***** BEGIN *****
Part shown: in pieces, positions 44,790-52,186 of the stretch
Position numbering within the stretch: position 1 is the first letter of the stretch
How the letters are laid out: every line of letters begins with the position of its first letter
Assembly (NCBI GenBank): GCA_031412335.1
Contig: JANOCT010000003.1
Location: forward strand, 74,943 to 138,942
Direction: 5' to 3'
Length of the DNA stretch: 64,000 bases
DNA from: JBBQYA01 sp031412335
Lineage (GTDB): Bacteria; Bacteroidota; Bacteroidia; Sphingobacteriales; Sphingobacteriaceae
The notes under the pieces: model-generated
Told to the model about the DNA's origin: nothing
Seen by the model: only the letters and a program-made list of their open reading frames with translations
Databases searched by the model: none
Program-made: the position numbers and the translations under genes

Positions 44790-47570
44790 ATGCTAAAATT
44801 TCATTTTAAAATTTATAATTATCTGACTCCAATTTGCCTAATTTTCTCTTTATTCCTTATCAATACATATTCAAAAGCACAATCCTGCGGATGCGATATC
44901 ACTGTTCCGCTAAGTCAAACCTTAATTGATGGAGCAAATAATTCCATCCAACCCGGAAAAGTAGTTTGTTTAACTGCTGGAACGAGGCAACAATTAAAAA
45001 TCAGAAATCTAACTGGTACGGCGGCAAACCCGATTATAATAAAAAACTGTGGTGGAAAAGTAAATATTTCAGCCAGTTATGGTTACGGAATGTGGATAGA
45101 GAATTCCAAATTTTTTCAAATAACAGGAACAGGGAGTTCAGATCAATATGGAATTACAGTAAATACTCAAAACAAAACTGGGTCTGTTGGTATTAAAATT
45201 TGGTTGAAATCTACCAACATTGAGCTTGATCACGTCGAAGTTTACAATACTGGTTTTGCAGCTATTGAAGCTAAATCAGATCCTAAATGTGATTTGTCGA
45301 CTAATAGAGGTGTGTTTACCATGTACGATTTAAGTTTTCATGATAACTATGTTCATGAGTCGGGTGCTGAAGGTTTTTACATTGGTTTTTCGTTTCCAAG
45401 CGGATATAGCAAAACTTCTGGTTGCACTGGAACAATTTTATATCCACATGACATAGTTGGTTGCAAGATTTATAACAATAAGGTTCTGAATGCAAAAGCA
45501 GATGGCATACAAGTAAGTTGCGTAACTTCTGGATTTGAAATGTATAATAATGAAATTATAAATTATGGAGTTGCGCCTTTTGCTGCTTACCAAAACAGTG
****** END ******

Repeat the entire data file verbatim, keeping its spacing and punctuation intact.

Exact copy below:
Part shown: in pieces, positions 44,790-52,186 of the stretch
Position numbering within the stretch: position 1 is the first letter of the stretch
How the letters are laid out: every line of letters begins with the position of its first letter
Assembly (NCBI GenBank): GCA_031412335.1
Contig: JANOCT010000003.1
Location: forward strand, 74,943 to 138,942
Direction: 5' to 3'
Length of the DNA stretch: 64,000 bases
DNA from: JBBQYA01 sp031412335
Lineage (GTDB): Bacteria; Bacteroidota; Bacteroidia; Sphingobacteriales; Sphingobacteriaceae
The notes under the pieces: model-generated
Told to the model about the DNA's origin: nothing
Seen by the model: only the letters and a program-made list of their open reading frames with translations
Databases searched by the model: none
Program-made: the position numbers and the translations under genes

Positions 44790-47570
44790 ATGCTAAAATT
44801 TCATTTTAAAATTTATAATTATCTGACTCCAATTTGCCTAATTTTCTCTTTATTCCTTATCAATACATATTCAAAAGCACAATCCTGCGGATGCGATATC
44901 ACTGTTCCGCTAAGTCAAACCTTAATTGATGGAGCAAATAATTCCATCCAACCCGGAAAAGTAGTTTGTTTAACTGCTGGAACGAGGCAACAATTAAAAA
45001 TCAGAAATCTAACTGGTACGGCGGCAAACCCGATTATAATAAAAAACTGTGGTGGAAAAGTAAATATTTCAGCCAGTTATGGTTACGGAATGTGGATAGA
45101 GAATTCCAAATTTTTTCAAATAACAGGAACAGGGAGTTCAGATCAATATGGAATTACAGTAAATACTCAAAACAAAACTGGGTCTGTTGGTATTAAAATT
45201 TGGTTGAAATCTACCAACATTGAGCTTGATCACGTCGAAGTTTACAATACTGGTTTTGCAGCTATTGAAGCTAAATCAGATCCTAAATGTGATTTGTCGA
45301 CTAATAGAGGTGTGTTTACCATGTACGATTTAAGTTTTCATGATAACTATGTTCATGAGTCGGGTGCTGAAGGTTTTTACATTGGTTTTTCGTTTCCAAG
45401 CGGATATAGCAAAACTTCTGGTTGCACTGGAACAATTTTATATCCACATGACATAGTTGGTTGCAAGATTTATAACAATAAGGTTCTGAATGCAAAAGCA
45501 GATGGCATACAAGTAAGTTGCGTAACTTCTGGATTTGAAATGTATAATAATGAAATTATAAATTATGGAGTTGCGCCTTTTGCTGCTTACCAAAACAGTG